When using a VPN provider, you’re assigned an alternative IPv4 address which protects your privacy and provides online anonymity.
If you attempt to communicate with an IPv6 server, the VPN can ignore the request, redirecting the traffic via your ISP server. If this happens, you’re no longer obfuscated with the VPN encryption, and there’s a possibility that your real IP address might be revealed, exposing your identity.
Using the best VPN for iPv6 leak protection keeps you secure online.
Test Your VPN for an IPv6 Leak
Necessary tests are available online, but they don’t identify all problems like brief reconnection leaks, or similar issues. You need an advanced analysis to ensure your VPN utilizes the correct setup.
ExpressVPN has one of the most in-depth leak tests around. To look for an active leak, follow the steps below.
If you don’t have ExpressVPN, you can use any of these testing sites using the same steps listed above.
How to Turn Off IPv6
To ensure privacy and anonymity until the stage where IPv6 is fully integrated, some people prefer to turn it off altogether. It is a simple process if you’re using Windows or Mac operating systems.
- Go to Settings > Network & Internet > Network & Sharing Center.
- Click Change adapter settings, and then right-click your primary internet connection. Now select Properties.
- Scroll down until you see Internet Protocol Version 6 (TCP/IPv6). Uncheck the box.
- Go to System Preferences > Network. Click Advanced, and go to the TCP/IP tab.
- Change the Configure IPv6 drop-down menu to Off.
Mac Terminal Command
Some Mac user may need to run a Terminal command.
To do this, open Terminal and run one of the following commands:
networksetup -setv6off “Ethernet”
This will enable the Off option in the TCP/IP tab of the Network settings. If you need to turn it back on, select Automatically in the menu, or run one of these commands:
networksetup -setv6automatic “Ethernet”
The Three Best VPNs that Protect Your IPv6
- IPv6 leak protection
- No connection logs
- Unlimited bandwidth
- Access to over 3,000 server locations
- Easy-to-use interface
- 30-day money-back guarantee
Not only is ExpressVPN one of the fastest on the market, but they are also serious about security. They protect customers with 256-bit AES encryption, an automatic kill switch, and split tunneling.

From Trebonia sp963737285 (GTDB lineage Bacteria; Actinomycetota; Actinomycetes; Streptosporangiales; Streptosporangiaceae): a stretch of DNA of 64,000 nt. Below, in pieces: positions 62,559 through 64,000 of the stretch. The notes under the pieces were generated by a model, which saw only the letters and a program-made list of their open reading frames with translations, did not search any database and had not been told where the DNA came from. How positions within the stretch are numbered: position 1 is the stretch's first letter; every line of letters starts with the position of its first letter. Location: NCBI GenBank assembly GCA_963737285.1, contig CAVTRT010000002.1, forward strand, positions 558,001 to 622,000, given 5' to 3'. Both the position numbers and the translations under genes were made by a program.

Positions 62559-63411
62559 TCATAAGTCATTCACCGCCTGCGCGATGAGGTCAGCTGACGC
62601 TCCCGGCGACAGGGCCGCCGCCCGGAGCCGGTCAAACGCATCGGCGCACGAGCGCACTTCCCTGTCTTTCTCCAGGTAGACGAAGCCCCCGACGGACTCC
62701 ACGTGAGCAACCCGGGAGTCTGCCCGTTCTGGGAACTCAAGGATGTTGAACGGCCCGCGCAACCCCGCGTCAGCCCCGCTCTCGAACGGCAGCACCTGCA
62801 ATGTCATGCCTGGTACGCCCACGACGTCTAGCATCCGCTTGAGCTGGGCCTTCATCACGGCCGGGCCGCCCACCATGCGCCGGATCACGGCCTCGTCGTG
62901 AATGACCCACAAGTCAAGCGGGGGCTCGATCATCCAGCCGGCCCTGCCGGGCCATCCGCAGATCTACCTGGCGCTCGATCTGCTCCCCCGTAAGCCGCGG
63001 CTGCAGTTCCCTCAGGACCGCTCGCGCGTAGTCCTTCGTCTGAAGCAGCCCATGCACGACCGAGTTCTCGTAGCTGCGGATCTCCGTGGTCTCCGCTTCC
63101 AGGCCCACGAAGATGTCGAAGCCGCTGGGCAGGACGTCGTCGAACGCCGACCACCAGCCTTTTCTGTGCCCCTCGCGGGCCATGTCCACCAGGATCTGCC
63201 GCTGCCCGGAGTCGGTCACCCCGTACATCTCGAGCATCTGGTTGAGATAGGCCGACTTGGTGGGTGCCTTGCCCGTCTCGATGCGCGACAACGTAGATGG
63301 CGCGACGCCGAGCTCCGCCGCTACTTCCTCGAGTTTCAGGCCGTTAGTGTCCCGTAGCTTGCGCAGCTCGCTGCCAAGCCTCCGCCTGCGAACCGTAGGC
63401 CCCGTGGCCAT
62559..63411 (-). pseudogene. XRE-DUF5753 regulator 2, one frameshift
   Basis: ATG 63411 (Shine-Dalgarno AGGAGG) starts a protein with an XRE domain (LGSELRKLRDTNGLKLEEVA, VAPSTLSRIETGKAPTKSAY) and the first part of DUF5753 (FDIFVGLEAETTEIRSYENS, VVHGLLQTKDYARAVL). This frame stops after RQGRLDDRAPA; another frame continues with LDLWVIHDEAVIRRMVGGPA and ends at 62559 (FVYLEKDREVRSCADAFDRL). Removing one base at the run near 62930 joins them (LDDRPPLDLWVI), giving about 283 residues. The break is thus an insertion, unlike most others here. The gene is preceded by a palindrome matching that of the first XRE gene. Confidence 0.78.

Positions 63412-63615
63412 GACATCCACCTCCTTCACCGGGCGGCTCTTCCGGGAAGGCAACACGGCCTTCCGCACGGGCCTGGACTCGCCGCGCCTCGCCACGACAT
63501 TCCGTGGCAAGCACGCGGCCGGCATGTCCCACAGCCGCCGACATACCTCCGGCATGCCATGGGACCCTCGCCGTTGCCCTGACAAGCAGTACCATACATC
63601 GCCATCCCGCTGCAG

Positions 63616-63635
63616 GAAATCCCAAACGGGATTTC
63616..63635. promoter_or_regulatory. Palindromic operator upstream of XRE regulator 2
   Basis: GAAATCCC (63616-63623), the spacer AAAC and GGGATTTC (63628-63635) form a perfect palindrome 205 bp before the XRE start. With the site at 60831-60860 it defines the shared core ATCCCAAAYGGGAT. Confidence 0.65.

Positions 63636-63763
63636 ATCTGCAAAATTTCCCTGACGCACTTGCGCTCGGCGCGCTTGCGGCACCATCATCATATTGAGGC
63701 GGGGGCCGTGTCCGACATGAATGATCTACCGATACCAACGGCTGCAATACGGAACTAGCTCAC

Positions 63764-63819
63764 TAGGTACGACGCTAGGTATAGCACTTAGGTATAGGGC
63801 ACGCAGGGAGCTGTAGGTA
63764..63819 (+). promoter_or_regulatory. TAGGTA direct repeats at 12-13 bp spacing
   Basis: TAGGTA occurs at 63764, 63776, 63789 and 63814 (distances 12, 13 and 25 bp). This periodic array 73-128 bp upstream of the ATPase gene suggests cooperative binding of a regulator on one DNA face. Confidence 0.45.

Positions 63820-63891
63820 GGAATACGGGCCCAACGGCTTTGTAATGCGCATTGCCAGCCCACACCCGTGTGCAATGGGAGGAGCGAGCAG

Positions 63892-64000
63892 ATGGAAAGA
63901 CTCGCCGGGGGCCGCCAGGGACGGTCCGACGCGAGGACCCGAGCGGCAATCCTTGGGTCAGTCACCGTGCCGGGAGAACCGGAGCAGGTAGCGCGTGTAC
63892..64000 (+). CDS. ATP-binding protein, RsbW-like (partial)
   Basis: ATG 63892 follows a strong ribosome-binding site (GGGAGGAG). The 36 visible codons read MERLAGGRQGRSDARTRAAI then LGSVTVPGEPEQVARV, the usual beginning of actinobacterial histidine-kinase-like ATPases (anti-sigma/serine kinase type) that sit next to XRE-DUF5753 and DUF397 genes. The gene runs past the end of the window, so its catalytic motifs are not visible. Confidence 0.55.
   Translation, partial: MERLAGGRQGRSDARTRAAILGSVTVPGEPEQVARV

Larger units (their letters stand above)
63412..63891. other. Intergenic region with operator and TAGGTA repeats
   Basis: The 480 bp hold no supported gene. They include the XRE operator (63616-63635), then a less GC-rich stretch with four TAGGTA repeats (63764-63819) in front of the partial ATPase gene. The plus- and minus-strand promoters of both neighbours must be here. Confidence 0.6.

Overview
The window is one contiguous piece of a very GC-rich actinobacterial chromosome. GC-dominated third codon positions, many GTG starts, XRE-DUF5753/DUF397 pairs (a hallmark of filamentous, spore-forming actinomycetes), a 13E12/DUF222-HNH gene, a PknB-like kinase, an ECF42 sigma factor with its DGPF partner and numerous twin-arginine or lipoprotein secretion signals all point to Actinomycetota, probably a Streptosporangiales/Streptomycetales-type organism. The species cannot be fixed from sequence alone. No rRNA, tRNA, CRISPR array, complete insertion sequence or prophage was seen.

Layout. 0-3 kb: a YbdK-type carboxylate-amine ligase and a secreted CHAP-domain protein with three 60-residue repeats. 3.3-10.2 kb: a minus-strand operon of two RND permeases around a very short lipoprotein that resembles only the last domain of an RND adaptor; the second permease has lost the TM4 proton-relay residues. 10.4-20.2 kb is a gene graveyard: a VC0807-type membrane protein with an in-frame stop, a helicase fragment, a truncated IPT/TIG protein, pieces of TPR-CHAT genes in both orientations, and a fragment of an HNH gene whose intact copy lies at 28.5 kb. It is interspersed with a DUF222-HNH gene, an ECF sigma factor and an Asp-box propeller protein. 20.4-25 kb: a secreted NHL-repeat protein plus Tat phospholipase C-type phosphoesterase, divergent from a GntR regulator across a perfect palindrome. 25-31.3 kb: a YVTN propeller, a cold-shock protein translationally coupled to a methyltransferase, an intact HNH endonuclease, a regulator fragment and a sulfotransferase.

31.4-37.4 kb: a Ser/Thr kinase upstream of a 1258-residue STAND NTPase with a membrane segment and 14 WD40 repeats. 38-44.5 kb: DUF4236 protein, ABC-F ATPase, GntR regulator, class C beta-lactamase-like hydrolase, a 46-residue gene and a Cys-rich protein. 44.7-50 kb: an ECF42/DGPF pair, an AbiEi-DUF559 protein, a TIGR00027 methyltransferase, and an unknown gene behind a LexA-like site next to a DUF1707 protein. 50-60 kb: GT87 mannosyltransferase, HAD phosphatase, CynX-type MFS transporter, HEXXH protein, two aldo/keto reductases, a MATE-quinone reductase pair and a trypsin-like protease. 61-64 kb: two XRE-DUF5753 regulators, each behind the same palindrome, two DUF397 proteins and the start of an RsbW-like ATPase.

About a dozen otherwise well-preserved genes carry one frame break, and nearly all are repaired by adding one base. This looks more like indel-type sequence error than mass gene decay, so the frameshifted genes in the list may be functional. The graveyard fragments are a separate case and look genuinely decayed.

Compatible with Windows, Mac, iOS, Android, and more, connection supports three multiple devices simultaneously, and there is 24/7 customer support.
- DNS leak protection
- Double VPN
- Unlimited bandwidth
- A massive network of available servers
- 30-day money-back guarantee
NordVPN is always listed as one of our main choices because they offer access to more than 5,000 servers worldwide, and the network continues to grow.
Nord has some unique features like military-grade encryption, CyberSec, Double VPN, and DNS leak protection, and more. The service is one of the most complete security packages on the market.
Compatible with Windows, Mac, iOS, Android, and more, you can connect on up to six devices simultaneously with 24/7 customer support.
- DNS and IP leak protection
- Automatic kill switch
- No logging policy
- 256-bit AES encryption
- Unlimited bandwidth
- 45-day money-back guarantee
CyberGhost VPN provides an extensive global network with more than 3,000 secure servers.
Additional online security provided by the ad and malicious content blockers is a bonus, and a simultaneous connection is supported on up to seven devices simultaneously.
24/7 customer support is on hand for any issues.
Protect Yourself Online
Until IPv6 is organically integrated into all aspects of online communication, security, etc., we recommend this guide is used as a reference point of how to maintain privacy and anonymity.
Utilize any of the above VPNs to ensure that your online activity remains private. With one of our top three choices, you won’t have to worry about your security.
However, be aware that lapses can occur, and you should regularly test for leaks and update your software when available.